Madelyn was born without a left arm. Mahlia lost her feet in a fire. An infection left Kyndahl paralyzed. Alec was born with osteogenesis imperfecta, brittle bone disease. Cristian’s parents took him to hospitals across the country before they finally found a diagnosis and treatment.
Larry was more lucky. Although it wasn’t discovered until he was starting to walk and his grandmother pointed out that, “he walks funny,” he had been born with bilateral congenital hip dislocation. Several months in a “frog cast” put them back in place. Later, at age 11, he developed Legg-Calve-Perthes in his left hip and would spend 18 months walking with crutches while wearing a bend-knee brace to keep pressure off that hip in hopes it might recover, which it did.
By the way, I’m that Larry and, actually, Madelyn, Mahlia, Kyndahl, Alec, Cristian and 1.4 million other children also were lucky because they found medical treatment at Shriners Hospitals for Children, where that care is only one of the important benefits.
Another, and especially for their families, is that such treatment is offered without charge. But talk with Madelyn or Mahlia or Kyndahl or Alec or Cristian or Larry and they’ll tell you that for them, another important benefit was the lack of self-pity.
As a patient at Shriners you look around you and you see other children, children with conditions worse than yours. My legs may not have worked very well, but I had legs. Other children did not. Some didn’t have arms, either. And yet everyone — yes, with a lot of help and world-class care from the hospital staff — seems to find a way to compensate for his or her condition and to go on with their lives.
So what does all of this have to do with collector cars? Simply this: This past weekend, the team from ClassicCars.com was in Las Vegas to support the Shriners Hospital for Children Open, a professional golf tournament that raises awareness and funding for 22 hospitals in the United States, Canada and Mexico where children receive treatment for orthopedic issues, burns, spinal-cord injuries and cleft lip and palate.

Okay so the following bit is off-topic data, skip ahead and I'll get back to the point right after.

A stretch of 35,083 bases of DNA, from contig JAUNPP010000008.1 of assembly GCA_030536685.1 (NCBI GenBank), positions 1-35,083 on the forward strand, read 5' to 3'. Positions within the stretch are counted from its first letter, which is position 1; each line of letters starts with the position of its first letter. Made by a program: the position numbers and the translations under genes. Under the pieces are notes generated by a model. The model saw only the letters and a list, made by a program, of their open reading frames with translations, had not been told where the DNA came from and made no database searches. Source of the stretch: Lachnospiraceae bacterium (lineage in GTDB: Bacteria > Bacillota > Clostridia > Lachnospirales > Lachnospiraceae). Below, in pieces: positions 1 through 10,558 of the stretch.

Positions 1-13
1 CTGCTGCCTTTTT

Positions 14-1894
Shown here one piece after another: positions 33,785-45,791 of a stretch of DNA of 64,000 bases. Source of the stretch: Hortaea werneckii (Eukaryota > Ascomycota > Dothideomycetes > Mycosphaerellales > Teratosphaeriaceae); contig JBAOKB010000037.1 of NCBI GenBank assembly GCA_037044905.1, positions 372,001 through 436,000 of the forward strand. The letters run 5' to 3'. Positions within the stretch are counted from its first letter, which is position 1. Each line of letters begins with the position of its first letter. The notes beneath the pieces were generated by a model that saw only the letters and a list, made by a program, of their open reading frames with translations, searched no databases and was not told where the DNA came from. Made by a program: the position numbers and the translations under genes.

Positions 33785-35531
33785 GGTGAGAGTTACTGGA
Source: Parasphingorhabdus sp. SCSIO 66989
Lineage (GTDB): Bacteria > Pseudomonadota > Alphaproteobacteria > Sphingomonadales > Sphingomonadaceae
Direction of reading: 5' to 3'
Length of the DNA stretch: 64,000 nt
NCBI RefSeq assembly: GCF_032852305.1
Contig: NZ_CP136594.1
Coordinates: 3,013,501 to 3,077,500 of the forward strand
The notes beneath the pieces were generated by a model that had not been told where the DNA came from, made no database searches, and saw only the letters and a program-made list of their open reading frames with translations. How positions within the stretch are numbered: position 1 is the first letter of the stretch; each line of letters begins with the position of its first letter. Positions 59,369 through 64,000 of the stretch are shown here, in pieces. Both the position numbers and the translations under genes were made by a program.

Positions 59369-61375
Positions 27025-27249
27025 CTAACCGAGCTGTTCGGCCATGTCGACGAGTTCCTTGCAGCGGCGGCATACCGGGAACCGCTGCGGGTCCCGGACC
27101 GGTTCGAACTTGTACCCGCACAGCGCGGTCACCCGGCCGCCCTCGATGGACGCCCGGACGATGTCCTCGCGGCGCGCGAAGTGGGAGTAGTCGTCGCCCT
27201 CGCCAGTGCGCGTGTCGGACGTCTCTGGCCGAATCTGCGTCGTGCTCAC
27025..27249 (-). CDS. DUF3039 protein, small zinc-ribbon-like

Shriners International is a well-known fraternal order that founded its first hospital in 1922 because members saw a need to offer treatment for children who had contracted polio. Since then, they’ve built nearly two dozen additional hospitals and have established a telehealth care network so more children can be treated closer to their homes.
Alec, a 17-year-old high school senior, is Shriners Hospitals’ national spokesman and the star of a series of television commercials. To say he’s a remarkable young man is an obvious understatement.
Madelyn and Cristian are the national patient ambassadors. Mahlia and Kyndahl were among the “standard bearers” representing the hospitals where they receive their treatment. Like Alec, they are remarkable young men and women, and ClassicCars.com has been privileged to be involved with Shriners Hospitals and their benefactors for several years, leading tour groups through various collector car auction venues, such as the recent Barrett-Jackson Las Vegas sale, and, yes, contributing cash.
I can walk because of Shriners and their hospitals, and on Sunday I was invited to walk “inside the ropes” with Mahlia and Kyndahl and with Matt Jones and Collin Morikawa as the professional golfers played the final round of the tournament.
Walking “inside the ropes” is a rare privilege and has no parallel in professional sports. You cannot be on the field during a baseball, football or soccer game, on the court during basketball or tennis, or on the ice at a hockey game. But there we were, on the tee, walking down the fairways and while not on the greens, we were close enough to hear the conversations as golfer and caddie planned their shots.
But those aren’t the conversations I’ll remember from the weekend. What I’ll remember are the conversations with Alec and Cristian and Mahlia and Kyndahl and with some of their parents, and with another former patient and with a Shriner from Kentucky.
The Shriner from Kentucky spends his time and money taking children from his area to the hospitals where they receive treatment. He shared the story of a youngster who he had to carry to the car and then into the hospital for many months, for several years. But with tears in his eyes, he also told of the day when that youngster didn’t just walk out of the hospital, but came running to his arms.